Thinking of Upgrading to Windows 8? It’s Going to Cost You $15

Cost Of Windows 8 Cheap Like Really Cheap
Microsoft could be learning lessons from Apple by offering cheap upgrades to new operating systems. An upgrade could cost as little as $15


If you’re worried that Windows 8 is going to be another $100+ outlay, pay attention: it costs under $15

Upgrading a version of Windows has never been cheaper, seriously: upgrading from Windows 7 to Windows 8 will costs $15 ($14.99, actually). It will also run from June 2, the day the Windows 8 Release Preview could go live.

The Verge heard from its exclusive sources the offer will run from June 2, 2012 to January 31, 2013 – a lot longer than I expected – which will cover the back-to-school and holiday periods Apple dominates with the iPad (though are consumers really going to buy anything else?). Consumers who buy the upgrade via a Microsoft Store, when buying a Windows 7 PC, get the Windows 8 Pro Upgrade for the low price of $14.99.

We still don’t know for sure when Microsoft will launch Windows 8, apart from 2012, though that was no surprise, but the safest bet is on October 2012. That’s when Windows 7 launched, and would be after the launch of the iPhone 5 and before the holiday rush for the iPad. It wouldn’t conflict with any of Microsoft’s big Xbox release, such as Halo 4 in the first week of November.

Windows 8 Workshops

The second bit of information from the source was that the upgrade scheme will involve workshops to help consumers get to know Windows 8, and includes a $20 gift card if they attend. It’s a neat idea from Microsoft, and follows the workshops they’ve been offering for Windows 8 developers. It seems like the company is making Windows 8 feel comfortable to use, probably down to the introduction of Metro.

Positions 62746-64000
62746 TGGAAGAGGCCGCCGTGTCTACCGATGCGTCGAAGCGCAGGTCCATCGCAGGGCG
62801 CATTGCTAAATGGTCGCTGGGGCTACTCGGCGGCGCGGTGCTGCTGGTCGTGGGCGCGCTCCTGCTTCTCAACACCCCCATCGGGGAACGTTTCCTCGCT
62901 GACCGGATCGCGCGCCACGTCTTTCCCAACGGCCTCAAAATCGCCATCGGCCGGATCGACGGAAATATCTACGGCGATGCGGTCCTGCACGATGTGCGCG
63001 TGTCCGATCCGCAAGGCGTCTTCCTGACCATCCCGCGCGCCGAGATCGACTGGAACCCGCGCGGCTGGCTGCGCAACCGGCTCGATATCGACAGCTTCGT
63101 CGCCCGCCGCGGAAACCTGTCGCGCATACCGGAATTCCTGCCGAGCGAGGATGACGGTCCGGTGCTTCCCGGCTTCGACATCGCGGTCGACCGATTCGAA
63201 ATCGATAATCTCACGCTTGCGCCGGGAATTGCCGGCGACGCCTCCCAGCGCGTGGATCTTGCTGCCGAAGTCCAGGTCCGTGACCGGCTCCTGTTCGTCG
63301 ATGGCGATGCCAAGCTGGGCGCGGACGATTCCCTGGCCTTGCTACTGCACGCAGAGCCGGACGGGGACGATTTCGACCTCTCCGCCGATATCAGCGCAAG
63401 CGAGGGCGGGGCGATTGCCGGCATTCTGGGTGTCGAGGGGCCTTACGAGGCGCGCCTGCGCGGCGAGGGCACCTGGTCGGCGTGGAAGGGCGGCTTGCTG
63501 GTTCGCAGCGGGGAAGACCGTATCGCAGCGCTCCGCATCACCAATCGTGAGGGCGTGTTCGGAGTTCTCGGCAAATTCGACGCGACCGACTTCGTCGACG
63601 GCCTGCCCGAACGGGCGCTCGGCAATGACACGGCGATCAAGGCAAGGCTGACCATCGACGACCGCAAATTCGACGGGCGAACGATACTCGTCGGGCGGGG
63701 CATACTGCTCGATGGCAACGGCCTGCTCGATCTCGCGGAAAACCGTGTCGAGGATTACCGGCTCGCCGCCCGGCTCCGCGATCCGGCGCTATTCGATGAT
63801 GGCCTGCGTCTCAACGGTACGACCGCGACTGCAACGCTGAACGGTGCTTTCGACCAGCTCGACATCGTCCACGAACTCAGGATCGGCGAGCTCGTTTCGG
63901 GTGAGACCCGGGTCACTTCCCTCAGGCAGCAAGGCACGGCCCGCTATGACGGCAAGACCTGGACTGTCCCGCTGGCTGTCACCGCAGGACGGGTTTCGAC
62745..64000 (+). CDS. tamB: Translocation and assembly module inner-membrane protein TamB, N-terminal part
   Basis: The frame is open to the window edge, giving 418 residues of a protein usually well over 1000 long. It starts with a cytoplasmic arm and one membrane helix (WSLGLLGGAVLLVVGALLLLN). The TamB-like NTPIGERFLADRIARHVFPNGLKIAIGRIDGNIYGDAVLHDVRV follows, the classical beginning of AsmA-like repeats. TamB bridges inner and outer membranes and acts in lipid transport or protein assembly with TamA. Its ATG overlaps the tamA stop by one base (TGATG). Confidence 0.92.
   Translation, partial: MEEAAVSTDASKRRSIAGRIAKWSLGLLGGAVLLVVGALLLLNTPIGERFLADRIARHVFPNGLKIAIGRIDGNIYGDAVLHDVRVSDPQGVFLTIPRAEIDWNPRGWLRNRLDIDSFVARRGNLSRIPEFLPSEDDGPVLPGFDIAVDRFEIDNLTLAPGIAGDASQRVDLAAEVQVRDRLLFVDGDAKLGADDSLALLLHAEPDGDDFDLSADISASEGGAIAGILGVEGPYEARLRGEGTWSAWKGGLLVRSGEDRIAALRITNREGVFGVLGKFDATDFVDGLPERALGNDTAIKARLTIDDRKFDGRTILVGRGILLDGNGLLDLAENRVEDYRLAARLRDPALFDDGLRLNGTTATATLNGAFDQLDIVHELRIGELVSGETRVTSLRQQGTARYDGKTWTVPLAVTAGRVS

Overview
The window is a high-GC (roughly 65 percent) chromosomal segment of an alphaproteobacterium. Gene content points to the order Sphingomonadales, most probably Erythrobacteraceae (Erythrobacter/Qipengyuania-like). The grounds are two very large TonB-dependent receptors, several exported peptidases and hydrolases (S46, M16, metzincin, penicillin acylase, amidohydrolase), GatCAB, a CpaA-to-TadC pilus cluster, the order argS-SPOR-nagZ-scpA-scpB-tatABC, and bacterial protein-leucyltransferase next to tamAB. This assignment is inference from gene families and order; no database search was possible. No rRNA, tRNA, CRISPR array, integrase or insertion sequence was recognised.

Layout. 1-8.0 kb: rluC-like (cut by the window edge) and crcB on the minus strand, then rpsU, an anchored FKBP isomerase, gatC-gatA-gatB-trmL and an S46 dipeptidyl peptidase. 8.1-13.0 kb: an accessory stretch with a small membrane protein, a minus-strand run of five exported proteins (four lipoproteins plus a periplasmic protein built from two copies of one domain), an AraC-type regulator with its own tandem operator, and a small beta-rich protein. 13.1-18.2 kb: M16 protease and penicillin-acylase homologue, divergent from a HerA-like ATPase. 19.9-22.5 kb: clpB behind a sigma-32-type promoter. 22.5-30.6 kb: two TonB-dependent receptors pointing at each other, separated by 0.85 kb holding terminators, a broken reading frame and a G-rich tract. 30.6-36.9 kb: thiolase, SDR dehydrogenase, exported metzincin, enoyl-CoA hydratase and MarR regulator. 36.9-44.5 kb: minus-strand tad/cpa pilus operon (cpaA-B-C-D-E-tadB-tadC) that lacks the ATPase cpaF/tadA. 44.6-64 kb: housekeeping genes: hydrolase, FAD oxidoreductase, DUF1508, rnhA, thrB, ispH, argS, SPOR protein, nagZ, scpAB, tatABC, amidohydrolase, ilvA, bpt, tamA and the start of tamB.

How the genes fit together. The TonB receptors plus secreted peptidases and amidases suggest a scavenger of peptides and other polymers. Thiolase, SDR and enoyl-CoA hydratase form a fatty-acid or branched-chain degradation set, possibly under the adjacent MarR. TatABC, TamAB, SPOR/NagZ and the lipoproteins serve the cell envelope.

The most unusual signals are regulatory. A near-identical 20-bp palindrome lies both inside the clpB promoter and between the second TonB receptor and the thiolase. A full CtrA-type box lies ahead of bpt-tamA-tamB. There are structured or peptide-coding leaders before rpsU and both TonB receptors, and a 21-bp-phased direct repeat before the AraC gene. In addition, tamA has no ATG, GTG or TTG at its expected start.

Tech site CNET originally reported the upgrade scheme, though wasn’t 100% certain. It also said the scheme would begin in early June, and it would release alongside the Release Preview. It added Windows 7 Home Basic users and above would be able to use the offer.

Of course this means fresh college students will be looking to pick up Windows 7 machines if it means getting Windows 8 cheaply. Whether that’s enough to persuade people from not going for the iPad is another matter.

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Jonathan is a writer on the technology and video game industries. He is comfortable with using Mac OS X and Windows; he began using Windows with Windows XP during his early double-digit years, and started using OS X in 2009 on a MacBook Pro. He began gaming on the SNES back in the 90s.

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